Growing blueberries

June 13, 2010 § 1 Comment

blueberry bush
Blueberry bushes at the edge of the womb, some 200 meters from the house

Uploaded by prlwytskofski on 14 Jun 10, 9.38AM PDT.

Blueberries are relatively easy to grow, and the fruits are high in vitamin C. Blueberries are the small fruit of a group of flowering plants of the genus Vaccinium.

Blueberry plants are shallow rooted and require soils that hold moisture well, but are also well-drained. Blueberries require acid soils (pH range of 4.6 to 4.8) and full sunlight for maximum fruit production. Set out plants as early in the spring as possible.

Prepare soils two weeks ahead of planting. Holes are to be two feet across by two feet deep. Place a mixture of equal parts of loam, sand, and organic matter in the holes before planting. If the soil isn’t acid enough, add sulfur, sulfate of ammonia, or another acidic material. Increase the rate of fertilizer per year until mature. At about eight years old the bushes are mature.


Blueberry bushes, especially young ones, suffer starvation if weeds or lawn are too close. Mature blueberry bushes require one to two inches of water each week for best growth and productivity.

Mulching with clean straw, sawdust, or wood chips is recommended. That also holds moisture.

Annual pruning of dead, broken, short or weak shoots is necessary to encourage annual fruit production, and prevents the bushes from overbearing. Cut weak shoots to the ground or to a strong side shoot near the ground to stimulate the sprouting of new canes from the base.


Bushes often must be covered with netting to protect developing berries from birds.


Insects that attack blueberries may be classified into three groups: foliage feeders, sap feeders and fruit feeders.

The foliage feeders can be leafrollers and beetles. Usually they do not much damage and are of little concern.

Sap feeders can be leafhoppers, lice and aphids. Leafhoppers are only important when they transmit blueberry stunt mycoplasma. It is important to remove diseased canes and, if necessary, entire plants that exhibit mycoplasma symptoms. Aphids can be a real problem, covering stems and leaves. Aphids also transmit blueberry shoestring virus. Their natural enemies are among others, ladybird beetles. But because aphids usually reproduce more rapidly than their natural enemies, they become a greater problem when natural enemies are killed by an insecticide. Remove all infected plants, and consider yearly treatment with malathion (Sevin). Malathion is a relatively safe insecticide, with low toxicity to mammals. But, bees are extremely sensitive to it.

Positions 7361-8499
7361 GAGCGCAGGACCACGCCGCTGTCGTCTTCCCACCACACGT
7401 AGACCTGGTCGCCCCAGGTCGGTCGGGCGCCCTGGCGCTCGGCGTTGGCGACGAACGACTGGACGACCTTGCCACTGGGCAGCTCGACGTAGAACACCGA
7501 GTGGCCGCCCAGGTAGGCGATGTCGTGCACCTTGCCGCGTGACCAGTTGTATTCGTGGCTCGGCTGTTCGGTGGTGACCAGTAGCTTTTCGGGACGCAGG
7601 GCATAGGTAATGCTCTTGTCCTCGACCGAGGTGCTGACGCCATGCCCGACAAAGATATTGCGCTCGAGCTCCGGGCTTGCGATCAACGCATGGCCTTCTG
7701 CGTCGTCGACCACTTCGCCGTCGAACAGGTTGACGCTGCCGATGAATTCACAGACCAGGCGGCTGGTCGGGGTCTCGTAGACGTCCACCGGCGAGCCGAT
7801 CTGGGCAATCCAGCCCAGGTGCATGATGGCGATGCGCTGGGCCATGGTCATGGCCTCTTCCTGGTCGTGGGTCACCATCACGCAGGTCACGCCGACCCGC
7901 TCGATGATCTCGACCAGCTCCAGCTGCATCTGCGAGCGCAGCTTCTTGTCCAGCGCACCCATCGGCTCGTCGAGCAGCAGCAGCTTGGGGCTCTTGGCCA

Leafhoppers and aphids are attracted to goldenrod yellow and can be caught on a yellow surface covered with a sticky substance.

The blueberry maggot (Rhagoletis mendex) is the chief pest of blueberries in the fruit feeders group. These flies lay eggs in the fruit, hatching into a small white larva, which feeds on the inside of the fruit. After the infested fruit falls to the ground in the fall, the maggot enters the soil, pupates and overwinters. The adult flies leave the soil the next year. Infested fruit is not harmful to eat but has considerably less appeal.

The earlier mentioned mulching around the bases of bushes provides shelter for overwintering insects!
Ants and some wasps provide natural control by their predation on larvae and pupae in the soil. Unfortunately, parasitism and predation do not have a great effect on maggot infestation.


The major diseases are twig blights, and viruses. Planting blueberries in optimal sites and pruning help to prevent these diseases. Fertilizing in spring rather than fall, will decrease chances of encountering these diseases.


Blueberries begin appearing in farmers markets and in grocery store produce departments in early summer and reach their peak in July and August.

Blueberry Remedies

Tea of blueberry leaves can be used with intestinal complaints and coughing, and for diabetes. Its dried berries can serve diarrhea and dysentery. Blueberries cooked in red wine (add some cinnamon) are a known remedy against diarrhea. Its tincture is excellent against dysentery; In compresses they work against rashes. Gurgling with blueberry juice works against catarrh and mouth infections; eye infections can be fought with an extraction of its leaves; and blueberries are rich in vitamines that can help fight Cancers and Parkinsons.

Blueberry recipes


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§ One Response to Growing blueberries

  • […] and vegetables of course, as sources of Vitamin C. Research in animals shows that blueberries help protect the brain from oxidative stress. Diets rich in blueberries significantly improved both […]

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